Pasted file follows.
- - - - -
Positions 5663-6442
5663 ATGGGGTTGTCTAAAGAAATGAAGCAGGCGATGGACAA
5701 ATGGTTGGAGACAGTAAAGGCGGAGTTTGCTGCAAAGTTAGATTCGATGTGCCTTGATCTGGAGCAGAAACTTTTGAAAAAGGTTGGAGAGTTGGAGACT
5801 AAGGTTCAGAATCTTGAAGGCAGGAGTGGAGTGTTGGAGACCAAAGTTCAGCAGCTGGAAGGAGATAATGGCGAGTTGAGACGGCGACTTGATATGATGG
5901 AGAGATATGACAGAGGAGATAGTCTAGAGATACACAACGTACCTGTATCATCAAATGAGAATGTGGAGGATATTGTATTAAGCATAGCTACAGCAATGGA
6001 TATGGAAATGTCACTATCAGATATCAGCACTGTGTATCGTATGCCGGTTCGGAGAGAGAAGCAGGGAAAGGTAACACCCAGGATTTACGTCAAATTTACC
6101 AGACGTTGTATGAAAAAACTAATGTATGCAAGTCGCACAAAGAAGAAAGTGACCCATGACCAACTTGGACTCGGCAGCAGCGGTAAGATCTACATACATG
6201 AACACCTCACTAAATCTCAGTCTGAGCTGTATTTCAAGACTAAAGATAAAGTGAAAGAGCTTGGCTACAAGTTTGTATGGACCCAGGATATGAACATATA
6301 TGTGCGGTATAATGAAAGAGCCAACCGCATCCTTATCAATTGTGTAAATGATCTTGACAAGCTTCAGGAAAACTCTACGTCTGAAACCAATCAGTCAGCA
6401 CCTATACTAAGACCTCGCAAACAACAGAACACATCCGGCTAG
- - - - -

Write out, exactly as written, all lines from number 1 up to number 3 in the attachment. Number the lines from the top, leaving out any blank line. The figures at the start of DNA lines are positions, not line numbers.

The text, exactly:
Positions 5663-6442
5663 ATGGGGTTGTCTAAAGAAATGAAGCAGGCGATGGACAA
5701 ATGGTTGGAGACAGTAAAGGCGGAGTTTGCTGCAAAGTTAGATTCGATGTGCCTTGATCTGGAGCAGAAACTTTTGAAAAAGGTTGGAGAGTTGGAGACT